For the love of the game: Japan vs NA Super Smash Bros. Ultimate playstyle


It’s no secret that Super Smash Bros. is one of most popular video game series on the planet. Millions of copies have sold worldwide, creating player communities in hundreds of nations. The 2021 Smash World Tour truly showcased the global reach of competitive Smash for the first time. 


Many of the most successful and popular Smashes come from North America, particularly the United States and Mexico. Names like Mang0, Hungrybox, MkLeo, Tweek, and Sparg0 are known in every Smash household. Legendary players have also come out of Europe such as Armada, Leffen, and Glutonny. While not without their own triumphs, one region that often gets overlooked is where Super Smash Bros. all got started: Japan.


The Japanese Smash community is as large and active as any other. In fact, the country may be entering its Golden Age of Smash in 2022 following a return from hiatus due to the COVID-19 pandemic. Tournaments both large and small are regularly held each week while the rapidly improving player base continues to grow in size and strength. More players are beginning to find success overseas and introduce themselves to Western audiences. Some have even become popular superstars having their name chanted at US events. 



But what makes Japan stand out from the rest? The country’s isolation from other regions has led to them developing a distinct approach to Smash. This pertains in all aspects, from the way they play to how events are organized. Japanese Smash has several small differences from NA and EU, but they add up to create a unique style they call their own. 

Playing to not lose

A key theme to the Japanese playstyle is an emphasis on patience. Players in Japan have no problem with the lame game if it gets them the win. While North American Smash is all about hard reads and big plays, Japan favors defense and safe offensive options. It could be said that while NA players “play the opponent," the Japanese “play the game.”


Patient, methodical gameplay has become synonymous with Japanese Smash. Players press every button with purpose and are well aware of each move’s frame data. They also value safety in high regard and rarely take big risks. Most Japanese players hardly ever chase opponents offstage and prefer to ledge trap so they avoid having the tables turned on them. Conversely, they are adept at optimally punishing opponents' mistakes so having stout defense is a high priority. This differs from the mindset in North America, where adaptation is viewed as the best defense.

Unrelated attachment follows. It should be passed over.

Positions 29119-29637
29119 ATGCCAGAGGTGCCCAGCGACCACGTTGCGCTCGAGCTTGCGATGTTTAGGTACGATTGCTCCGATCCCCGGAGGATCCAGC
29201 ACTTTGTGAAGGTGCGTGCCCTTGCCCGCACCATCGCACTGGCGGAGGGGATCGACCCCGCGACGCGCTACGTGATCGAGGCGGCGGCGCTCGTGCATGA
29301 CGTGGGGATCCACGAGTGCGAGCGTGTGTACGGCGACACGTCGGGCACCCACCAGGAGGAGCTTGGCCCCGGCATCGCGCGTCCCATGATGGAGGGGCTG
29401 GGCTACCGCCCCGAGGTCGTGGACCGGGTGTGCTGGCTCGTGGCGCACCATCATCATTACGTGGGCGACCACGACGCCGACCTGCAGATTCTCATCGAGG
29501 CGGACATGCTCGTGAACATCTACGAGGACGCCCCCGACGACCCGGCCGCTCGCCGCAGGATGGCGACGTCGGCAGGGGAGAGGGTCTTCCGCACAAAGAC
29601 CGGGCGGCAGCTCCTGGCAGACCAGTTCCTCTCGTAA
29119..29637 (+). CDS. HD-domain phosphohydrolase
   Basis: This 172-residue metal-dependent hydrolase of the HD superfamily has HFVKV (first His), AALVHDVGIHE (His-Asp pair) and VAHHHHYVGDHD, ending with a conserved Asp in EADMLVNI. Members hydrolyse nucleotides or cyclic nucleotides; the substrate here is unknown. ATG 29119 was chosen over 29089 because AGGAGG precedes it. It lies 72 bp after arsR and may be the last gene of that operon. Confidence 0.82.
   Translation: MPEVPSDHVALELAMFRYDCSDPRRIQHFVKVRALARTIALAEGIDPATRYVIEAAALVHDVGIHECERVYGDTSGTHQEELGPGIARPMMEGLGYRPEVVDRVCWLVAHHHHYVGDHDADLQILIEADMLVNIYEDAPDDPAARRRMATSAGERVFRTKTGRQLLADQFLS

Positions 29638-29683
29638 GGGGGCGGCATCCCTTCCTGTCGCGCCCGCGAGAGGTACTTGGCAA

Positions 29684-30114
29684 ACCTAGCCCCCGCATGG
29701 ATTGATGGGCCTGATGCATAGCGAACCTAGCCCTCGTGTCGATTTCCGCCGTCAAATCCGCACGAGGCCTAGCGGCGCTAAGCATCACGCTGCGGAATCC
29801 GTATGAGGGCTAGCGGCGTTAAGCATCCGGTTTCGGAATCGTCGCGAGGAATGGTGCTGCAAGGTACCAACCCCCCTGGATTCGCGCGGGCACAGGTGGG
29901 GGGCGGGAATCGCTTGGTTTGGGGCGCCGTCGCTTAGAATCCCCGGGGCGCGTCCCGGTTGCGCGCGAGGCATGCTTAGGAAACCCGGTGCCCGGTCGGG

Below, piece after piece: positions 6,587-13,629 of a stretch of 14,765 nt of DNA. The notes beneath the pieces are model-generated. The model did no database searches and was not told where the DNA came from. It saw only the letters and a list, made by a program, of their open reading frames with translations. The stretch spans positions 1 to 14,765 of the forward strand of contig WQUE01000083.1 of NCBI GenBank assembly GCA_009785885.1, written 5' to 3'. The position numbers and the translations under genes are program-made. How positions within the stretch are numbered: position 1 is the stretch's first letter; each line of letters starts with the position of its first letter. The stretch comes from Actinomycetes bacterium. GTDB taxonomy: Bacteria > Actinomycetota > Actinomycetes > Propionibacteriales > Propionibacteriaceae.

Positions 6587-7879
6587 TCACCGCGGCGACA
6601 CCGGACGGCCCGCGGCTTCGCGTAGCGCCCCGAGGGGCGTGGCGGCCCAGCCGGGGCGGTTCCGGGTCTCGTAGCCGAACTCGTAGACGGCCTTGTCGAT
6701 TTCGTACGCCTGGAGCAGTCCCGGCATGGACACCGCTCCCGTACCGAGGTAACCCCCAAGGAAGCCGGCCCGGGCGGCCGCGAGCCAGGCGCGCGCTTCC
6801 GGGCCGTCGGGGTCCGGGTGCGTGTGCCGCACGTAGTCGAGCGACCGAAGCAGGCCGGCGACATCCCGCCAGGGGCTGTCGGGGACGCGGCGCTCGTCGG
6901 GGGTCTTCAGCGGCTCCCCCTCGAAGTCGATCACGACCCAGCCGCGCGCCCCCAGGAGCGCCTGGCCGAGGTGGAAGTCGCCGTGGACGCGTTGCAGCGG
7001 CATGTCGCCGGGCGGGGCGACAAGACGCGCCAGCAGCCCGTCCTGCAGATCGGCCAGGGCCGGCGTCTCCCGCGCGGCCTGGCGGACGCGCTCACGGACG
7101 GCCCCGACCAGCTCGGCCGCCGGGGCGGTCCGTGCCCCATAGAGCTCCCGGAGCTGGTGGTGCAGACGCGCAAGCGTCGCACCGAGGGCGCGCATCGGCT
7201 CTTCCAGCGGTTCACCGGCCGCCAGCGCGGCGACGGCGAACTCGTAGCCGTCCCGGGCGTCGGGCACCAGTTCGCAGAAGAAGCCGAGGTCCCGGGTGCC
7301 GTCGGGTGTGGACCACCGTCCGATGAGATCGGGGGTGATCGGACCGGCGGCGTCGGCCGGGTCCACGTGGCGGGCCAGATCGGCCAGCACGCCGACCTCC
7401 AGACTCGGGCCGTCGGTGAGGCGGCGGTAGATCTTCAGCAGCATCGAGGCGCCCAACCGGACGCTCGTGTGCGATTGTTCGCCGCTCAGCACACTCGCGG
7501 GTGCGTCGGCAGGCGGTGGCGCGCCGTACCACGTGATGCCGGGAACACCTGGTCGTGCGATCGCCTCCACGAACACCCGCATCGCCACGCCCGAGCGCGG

Matches in Japan tend to be slower than the usual breakneck pace of stateside Smash. This is because they are often more technical with both competitors limiting their mistakes. However, that doesn’t mean they aren’t filled with plenty of highlight plays. Take the match from Kagaribi 7 below, for example. ProtoBanham wins a game taking two stocks via footstool to go up 2-0, only to be reverse 3-0’d by Kome in incredible fashion.    


Character development

Because of their trademark playstyle, certain characters are utilized more in Japan than they are anywhere else. High-level players view the meta differently as well, resulting in tier lists that look funny to many in the West. Japanese tournaments offer the best source of high-level gameplay for some of Smash’s most seldom-seen fighters


Japanese Melee player Masaya "aMSa" Chikamoto practically redefined the game’s meta with his character choice. Before his arrival, Yoshi was so low tier he was seen as unusable in competitive play. That was until aMSa revealed a helpful trick unique to the green dinosaur. Using the “parry” mechanic on his shield startup, aMSa turned Yoshi into a defensive stalwart capable of punishing otherwise safe moves. Thanks in part to the influence of the Japanese playstyle, aMSa unlocked Yoshi’s potential in Melee that was previously unheard of. 


When it comes to Ultimate, zoners are very popular in Japan. Characters like Olimar, Samus, Mega Man, and the Links are heavily seen at every tournament. Many of Japan’s best players are known for maining zoners. Tea is renowned as the world’s best Pac-Man, while Zackray was known for his R.O.B. before picking up Joker. ProtoBanham (Min Min), Shuton (Olimar), and DIO (Snake) are some others who excel at playing keepaway.   



North America and Europe tend to prefer rushdown, pressure, or mixup characters that give them plenty of options up close. Some players in Japan opt for this playstyle, but their fighter choices vary from other regions. Whereas Fox, Wolf, and Pikachu are the most common choices elsewhere, Greninja and Sheik are favorites in Japan. This may be because they have the ability to get in quick hits then dash back out to safety better than other heavy-pressure options. They also rely on precise combos and hit confirms over mixups, jab locks, and hard reads. Japan even prefers different swordy characters than NA players, going for the likes of Shulk and Sora over Lucina and Roy (though the Aegis are still beloved).